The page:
The step-Grandmother of a 16-year-old Eugene girl who died after alleged torture and abuse by her mother and stepfather says she made repeated efforts to warn state child welfare officials of the situation, according to a recent article in The Oregonian. This tragic, and extreme, case of Oregon child injury reminds us all of the importance of accountability whenever the safety of children is in question.
Eugene teenager Jeanette Maples died last week after what court papers describe as “intentional maiming and torturing.” As criminal charges against her mother and stepfather moved forward, the head of Oregon’s Department of Human Services ordered an investigation of the conduct of the caseworkers involved with Maples and her family.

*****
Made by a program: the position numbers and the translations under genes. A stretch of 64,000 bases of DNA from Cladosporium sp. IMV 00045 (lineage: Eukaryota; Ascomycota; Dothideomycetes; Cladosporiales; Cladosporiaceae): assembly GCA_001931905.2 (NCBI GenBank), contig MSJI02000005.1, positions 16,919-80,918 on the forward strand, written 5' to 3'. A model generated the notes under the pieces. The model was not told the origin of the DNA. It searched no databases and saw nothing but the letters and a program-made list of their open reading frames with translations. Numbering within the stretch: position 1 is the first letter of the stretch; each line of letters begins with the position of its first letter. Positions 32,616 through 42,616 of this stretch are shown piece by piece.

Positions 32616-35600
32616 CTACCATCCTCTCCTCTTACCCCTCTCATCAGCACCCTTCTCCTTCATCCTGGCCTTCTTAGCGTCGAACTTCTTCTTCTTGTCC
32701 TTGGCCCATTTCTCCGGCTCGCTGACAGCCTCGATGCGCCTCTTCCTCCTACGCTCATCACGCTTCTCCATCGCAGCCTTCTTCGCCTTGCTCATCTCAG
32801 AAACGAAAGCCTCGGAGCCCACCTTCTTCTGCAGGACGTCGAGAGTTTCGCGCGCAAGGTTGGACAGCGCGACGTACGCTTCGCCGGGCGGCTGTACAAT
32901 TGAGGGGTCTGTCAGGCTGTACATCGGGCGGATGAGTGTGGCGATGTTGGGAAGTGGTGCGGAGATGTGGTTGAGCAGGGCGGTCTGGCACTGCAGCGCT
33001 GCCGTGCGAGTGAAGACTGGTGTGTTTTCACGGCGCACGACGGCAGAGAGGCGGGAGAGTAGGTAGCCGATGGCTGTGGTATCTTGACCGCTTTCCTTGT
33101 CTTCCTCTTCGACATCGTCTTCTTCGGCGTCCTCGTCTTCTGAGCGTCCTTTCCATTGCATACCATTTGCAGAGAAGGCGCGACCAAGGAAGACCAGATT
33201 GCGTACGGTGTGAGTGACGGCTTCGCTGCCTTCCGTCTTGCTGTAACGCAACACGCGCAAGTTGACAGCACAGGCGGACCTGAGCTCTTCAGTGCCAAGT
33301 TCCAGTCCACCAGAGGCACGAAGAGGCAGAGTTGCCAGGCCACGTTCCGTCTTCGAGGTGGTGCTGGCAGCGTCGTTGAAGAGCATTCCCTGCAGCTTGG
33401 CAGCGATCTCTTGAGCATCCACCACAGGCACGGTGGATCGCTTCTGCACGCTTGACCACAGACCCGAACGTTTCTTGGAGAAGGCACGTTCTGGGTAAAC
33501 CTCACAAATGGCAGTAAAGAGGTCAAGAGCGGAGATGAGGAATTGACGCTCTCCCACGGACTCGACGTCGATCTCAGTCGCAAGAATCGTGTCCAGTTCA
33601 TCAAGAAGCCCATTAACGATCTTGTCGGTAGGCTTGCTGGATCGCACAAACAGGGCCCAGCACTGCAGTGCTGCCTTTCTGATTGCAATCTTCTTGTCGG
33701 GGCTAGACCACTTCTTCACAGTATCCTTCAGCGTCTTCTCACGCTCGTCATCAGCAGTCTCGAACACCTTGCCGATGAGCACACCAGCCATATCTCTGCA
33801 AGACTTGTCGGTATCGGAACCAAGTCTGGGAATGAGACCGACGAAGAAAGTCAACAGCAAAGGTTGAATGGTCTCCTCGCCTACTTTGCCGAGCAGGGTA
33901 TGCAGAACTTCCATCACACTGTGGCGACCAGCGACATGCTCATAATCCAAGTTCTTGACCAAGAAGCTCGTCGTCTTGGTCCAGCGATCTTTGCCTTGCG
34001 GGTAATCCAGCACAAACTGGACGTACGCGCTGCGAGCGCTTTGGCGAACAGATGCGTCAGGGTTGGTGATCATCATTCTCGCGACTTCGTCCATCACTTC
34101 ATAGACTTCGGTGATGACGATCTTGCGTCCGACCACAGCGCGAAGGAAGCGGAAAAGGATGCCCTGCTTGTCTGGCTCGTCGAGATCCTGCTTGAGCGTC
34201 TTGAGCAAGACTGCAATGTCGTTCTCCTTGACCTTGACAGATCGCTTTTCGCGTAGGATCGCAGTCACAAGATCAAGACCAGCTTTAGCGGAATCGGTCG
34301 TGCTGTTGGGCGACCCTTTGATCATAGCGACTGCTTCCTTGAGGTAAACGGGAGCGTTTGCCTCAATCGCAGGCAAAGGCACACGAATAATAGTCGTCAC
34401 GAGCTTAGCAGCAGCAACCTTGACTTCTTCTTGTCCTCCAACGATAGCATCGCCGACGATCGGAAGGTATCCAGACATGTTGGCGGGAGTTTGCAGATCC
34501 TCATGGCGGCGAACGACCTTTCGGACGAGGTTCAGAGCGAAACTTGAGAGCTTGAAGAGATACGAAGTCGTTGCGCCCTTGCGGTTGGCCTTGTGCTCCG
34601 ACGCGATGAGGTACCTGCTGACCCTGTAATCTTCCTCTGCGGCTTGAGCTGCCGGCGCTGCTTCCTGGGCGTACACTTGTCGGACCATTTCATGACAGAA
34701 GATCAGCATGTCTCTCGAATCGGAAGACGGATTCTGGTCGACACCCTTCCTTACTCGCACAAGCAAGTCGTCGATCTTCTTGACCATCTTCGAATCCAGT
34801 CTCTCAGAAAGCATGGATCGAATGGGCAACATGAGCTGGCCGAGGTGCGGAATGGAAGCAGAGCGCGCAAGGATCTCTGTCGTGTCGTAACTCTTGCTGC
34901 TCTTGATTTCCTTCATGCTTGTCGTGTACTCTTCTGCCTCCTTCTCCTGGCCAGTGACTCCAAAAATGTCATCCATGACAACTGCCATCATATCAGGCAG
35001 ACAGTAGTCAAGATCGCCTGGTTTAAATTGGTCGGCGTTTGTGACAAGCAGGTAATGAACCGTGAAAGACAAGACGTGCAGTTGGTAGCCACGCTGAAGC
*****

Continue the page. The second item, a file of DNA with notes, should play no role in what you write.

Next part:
The charges from Maples’ step-grandmother emerged into the media shortly thereafter. Lynn McAnulty says she told child services officials on several occasions over the last few months that she was concerned for Jeanette’s welfare, fearing that the Oregon child’s injuries had been caused by other members of her family.
Torture and child abuse are, first and foremost, criminal matters; but if government officials charged with preventing criminal conduct fail to do their jobs civil liability can also arise. An Oregon child injury lawyer can offer advice on the conduct of government officials and whether it rises to the level of negligence.
Accountability is an important principal of our system of justice. A Portland child injury lawyer can offer important advice on how to proceed if you believe an Oregon child is suffering, in part, because failing to do all he or she can to stop it.